Meril came at length from where she could smell the salt of the Sea and the faint cry of circling gulls. 

 And then she saw the crude cross. With yet another gruesome load.

 There was a whisper of steel.


A Question of Whys

In one of the several villages that dotted the country, the mortal who would become the Swordhand sang a slow, sad melody for his dead wife. She had drowned in the gushing river following which he vowed to never ride the water. To his mind, the water god was a murderer and a raper, and he was powerless in front of such corruption. He was known to be a simple man – a little passionate in his passions, but otherwise a sundry farmhand who would not venture anywhere near the river – nor harbour any love for the sea like some of his juniors.

His mind was younger than those of his age – sharp but naïve, able but untrustworthy. When Elentyaro would engage him in a battle with his battered hand, the Swordhand would not give the Rider his fight – at least not the one Elentyaro would expect. A strong, slow hand that was suited to maces and flails would greet the Rider with a clumsy cudgel, yet a mind that would not waver at the strongest of suggestions – an ear that would not falter to the velvet bass of the Starlord. It would be a long time before the two would come to amicable terms and Elentyaro would explain the reason for seeking him out – at the deathly hour of the forest wisps.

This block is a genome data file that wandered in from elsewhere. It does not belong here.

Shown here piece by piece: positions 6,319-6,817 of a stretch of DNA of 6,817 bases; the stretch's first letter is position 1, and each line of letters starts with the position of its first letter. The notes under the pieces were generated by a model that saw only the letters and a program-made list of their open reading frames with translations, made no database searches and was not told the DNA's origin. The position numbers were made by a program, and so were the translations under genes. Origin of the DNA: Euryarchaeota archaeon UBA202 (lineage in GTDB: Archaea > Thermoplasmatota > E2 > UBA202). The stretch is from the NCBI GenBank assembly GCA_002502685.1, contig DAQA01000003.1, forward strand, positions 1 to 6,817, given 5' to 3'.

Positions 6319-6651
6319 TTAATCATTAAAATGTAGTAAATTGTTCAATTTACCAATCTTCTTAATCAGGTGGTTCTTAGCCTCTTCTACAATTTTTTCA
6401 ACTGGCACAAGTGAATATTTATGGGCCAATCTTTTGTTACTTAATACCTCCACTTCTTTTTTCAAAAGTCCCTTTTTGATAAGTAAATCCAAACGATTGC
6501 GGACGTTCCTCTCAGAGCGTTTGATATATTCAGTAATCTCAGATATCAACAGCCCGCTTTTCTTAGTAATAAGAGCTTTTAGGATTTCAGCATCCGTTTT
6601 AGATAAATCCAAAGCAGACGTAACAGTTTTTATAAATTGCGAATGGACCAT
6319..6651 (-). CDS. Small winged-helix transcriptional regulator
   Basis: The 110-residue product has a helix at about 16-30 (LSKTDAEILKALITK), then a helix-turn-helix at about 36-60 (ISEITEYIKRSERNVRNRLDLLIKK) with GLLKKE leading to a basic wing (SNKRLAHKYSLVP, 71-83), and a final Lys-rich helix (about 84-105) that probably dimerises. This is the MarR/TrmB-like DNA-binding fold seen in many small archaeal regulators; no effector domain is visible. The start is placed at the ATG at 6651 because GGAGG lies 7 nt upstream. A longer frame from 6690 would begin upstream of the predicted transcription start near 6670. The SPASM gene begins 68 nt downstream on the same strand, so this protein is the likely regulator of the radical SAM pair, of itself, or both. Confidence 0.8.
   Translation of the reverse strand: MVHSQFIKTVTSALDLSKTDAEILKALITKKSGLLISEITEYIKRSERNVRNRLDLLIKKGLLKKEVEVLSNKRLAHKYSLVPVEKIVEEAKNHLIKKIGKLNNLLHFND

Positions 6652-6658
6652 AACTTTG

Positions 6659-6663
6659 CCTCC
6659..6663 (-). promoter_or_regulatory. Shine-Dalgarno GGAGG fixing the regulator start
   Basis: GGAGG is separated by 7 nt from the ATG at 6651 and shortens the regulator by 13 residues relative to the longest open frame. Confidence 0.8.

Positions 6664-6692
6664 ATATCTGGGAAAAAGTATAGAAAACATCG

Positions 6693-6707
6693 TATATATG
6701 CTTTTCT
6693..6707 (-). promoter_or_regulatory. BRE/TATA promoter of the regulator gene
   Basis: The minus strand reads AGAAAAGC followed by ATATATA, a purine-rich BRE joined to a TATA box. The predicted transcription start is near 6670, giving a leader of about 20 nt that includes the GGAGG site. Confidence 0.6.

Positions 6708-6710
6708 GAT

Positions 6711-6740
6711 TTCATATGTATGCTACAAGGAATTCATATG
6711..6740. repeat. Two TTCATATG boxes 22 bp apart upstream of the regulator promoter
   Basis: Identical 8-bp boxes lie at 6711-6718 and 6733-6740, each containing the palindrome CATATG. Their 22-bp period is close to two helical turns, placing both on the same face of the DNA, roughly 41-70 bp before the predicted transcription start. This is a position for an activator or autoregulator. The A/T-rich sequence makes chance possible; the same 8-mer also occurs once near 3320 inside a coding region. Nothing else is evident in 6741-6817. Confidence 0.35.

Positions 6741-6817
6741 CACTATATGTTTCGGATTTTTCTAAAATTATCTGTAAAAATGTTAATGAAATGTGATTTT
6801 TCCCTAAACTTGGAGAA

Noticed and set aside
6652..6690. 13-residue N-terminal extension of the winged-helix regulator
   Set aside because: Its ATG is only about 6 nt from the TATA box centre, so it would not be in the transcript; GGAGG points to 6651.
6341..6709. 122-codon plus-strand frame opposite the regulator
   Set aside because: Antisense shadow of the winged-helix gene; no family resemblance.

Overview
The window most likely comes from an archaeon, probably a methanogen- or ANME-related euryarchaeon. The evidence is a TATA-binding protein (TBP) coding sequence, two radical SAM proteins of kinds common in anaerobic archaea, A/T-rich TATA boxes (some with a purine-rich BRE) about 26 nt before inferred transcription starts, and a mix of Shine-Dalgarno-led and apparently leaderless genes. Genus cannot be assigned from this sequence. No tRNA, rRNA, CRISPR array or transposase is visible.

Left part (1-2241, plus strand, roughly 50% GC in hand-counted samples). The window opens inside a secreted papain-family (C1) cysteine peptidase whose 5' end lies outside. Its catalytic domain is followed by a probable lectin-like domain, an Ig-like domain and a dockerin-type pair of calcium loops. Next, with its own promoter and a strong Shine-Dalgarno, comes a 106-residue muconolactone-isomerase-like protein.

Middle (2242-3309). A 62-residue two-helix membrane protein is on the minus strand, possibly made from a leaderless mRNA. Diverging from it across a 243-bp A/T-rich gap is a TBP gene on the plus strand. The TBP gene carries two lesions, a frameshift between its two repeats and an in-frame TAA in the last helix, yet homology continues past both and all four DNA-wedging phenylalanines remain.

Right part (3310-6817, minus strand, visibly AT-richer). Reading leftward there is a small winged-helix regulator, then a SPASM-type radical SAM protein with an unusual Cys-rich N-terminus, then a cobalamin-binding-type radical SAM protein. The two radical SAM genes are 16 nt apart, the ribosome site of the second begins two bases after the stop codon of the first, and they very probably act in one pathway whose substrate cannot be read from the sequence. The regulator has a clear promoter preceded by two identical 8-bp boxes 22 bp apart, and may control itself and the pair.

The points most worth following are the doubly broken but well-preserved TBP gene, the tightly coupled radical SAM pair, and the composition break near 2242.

It would be a still longer time before the Swordhand agreed. “There is devilry at work here, I know it” is what he would keep repeating to himself a countless times before his mind pieced together several unrelated events that Elentyaro told him and showed him after their tiring fight.

“There is devilry at work here, I know it, Rider.”

“If that is what you think of it, so be it. But I can tell you one thing – you can ask a fey of the river that burning question in your heart.”

“If such a thing were to exist, the first thing I would do it slake it on a hot and dry slab and let it rot in the midday sun here.”

“She does exist, Hieger. You’ll see her soon. Ride with me.”

“I will. And I will know why.”